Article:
platoon, with its extensive patrolling experience from its first month in country. Our numbers also included the members of
the listening patrol we had picked up earlier. They were cooks, clerks and storemen, and this was their first time outside
Just as we arrived at the creek crossing, another
message came over the radio. It wasn’t four VC, it was forty, and we had better get the hell out of there! Now, I actually
remember the number as four hundred. But anti-tank had a reunion in 2002, and was evenly split between those who remember
it as 40 and those who remember it as 400. So, in telling the story, I have decided to err on the side of not exaggerating.
Let’s just say it was 40. That is still too many for a platoon to ambush. So, as quickly as we had struggled through
the bamboo jungle to reach the crossing, we now had to clear out of there.
Eventually we made it back to the rice paddies between
the rubber and the Song Dinh. This was when we realised that there was a role we could play in the Battle of Baria. The creek,
with its thick cover, was a VC escape route from the fighting in Baria. As long as we could stay out of sight, we could observe
their escape and call in artillery or air strikes on them. Staying out of sight was the key, because we were in the middle
of an expanse of wide-open (dry season) rice paddies. If anybody saw us, we were sitting ducks, and heavily outnumbered sitting
We started calling in artillery, and that appeared
to be working. Then some American pilots asked for a chance to get in on the action, and we found ourselves calling in air
strikes. The American pilots soon grew impatient going through the usual radio procedures, so one of the pilots gave me a
radio frequency that I could use to talk directly to him. This was against the rules we normally operated under, but my platoon
commander, Lieutenant Clarke, agreed to it. So we were calling in air strikes and giving immediate corrections to the American
pilots as they bombed the escaping VC. We had our own fireworks display all through the afternoon.
So that is my memory of Day One of the Tet Offensive.
It was just the beginning of my adventures with anti-tank platoon.
The events of the next couple of weeks are somewhat
blurred in my mind. I remember the things that happened, but the order in which they happened are not clear. I have consulted
the battalion history, but that has not exactly helped.
The events that I remember are firstly, Anti-tank
going into Baria with “B” Company when they relieved “A” Company; secondly, a cordon and search of
Hoa Long; thirdly, the battle in Long Dien, in which Anti-tank participated using our anti-tank weapons as fire support. As
I describe these events, the confusion of my memory and the facts will become apparent.
The battalion history confirms that “B”
Company relieved “A” Company in Baria on the 2nd of February; that is, the second day of the Tet Offensive.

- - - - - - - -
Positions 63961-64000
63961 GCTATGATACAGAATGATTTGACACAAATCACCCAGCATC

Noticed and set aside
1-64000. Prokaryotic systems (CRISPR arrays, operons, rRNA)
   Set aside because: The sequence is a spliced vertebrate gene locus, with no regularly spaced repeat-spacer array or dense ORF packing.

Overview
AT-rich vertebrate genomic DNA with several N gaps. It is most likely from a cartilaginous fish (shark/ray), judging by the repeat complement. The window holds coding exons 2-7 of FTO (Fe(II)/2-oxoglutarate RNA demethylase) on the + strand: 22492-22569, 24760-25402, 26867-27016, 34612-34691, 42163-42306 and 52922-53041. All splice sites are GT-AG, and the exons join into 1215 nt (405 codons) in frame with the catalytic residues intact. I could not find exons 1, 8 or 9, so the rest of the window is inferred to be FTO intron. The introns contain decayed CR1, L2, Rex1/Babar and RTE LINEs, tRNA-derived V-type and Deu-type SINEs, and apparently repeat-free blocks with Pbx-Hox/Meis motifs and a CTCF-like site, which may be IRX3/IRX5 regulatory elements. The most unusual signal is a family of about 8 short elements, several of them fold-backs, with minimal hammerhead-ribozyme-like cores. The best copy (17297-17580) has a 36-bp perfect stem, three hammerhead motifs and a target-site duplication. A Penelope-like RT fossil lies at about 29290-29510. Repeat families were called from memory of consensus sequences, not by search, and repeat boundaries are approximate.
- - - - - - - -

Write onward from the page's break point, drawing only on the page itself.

There is no mention of anti-tank going with them. The book does show that we accompanied “B” Company into Baria
on the 8th of February, but that is the excursion that would take us into Long Dien. I still believe that anti-tank
accompanied “B” Company into Baria on the 2nd. What makes me so certain of that is the strong memory
I have of walking through Hoa Long on the day after the battle of Baria.
Hoa Long is the nearest Vietnamese village to the
Australian base camp at Nui Dat. The Australian base and the Hoa Long village had been co-existing relatively peacefully for
a couple of years. Australian patrols going through Hoa Long would normally be greeted by crowds of young children, cheerfully
running around amongst us, asking for chocolates and cigarettes. But I distinctly remember the eerie feeling of walking through
a totally silent Hoa Long the day after Tet. Not a soul was in the streets, and it felt as though all of the residents were
hiding inside their houses, watching us but staying out of sight.
After the VC had been cleared out of Baria, they
moved on to Long Dien, a market town a couple of kilometres east of the provincial capital. By contrast with Baria where,
despite the savage fighting, “A” Company had taken back the town without loss of any 3RAR members, the battle
in Long Dien cost us the first four members of our battalion to be killed in Vietnam.
There were two stages to the battle of Long Dien,
and here again I am somewhat confused. Anti-tank went into Long Dien with our 106mm anti-tank weapons mounted on the backs
of Land Rovers. I remember us coming under fire in the market place, and using the 106s to blow up a building. However, I
also remember us being with “B” Company. The problem is that the battalion history shows that “D”
Company fought in the market place on the 4th, while “B” Company fought in a different part of the town on the
8th. The book’s account of the first part of the battle mentions the destruction of a house, which suggests
that this was indeed the battle in which we used the 106s.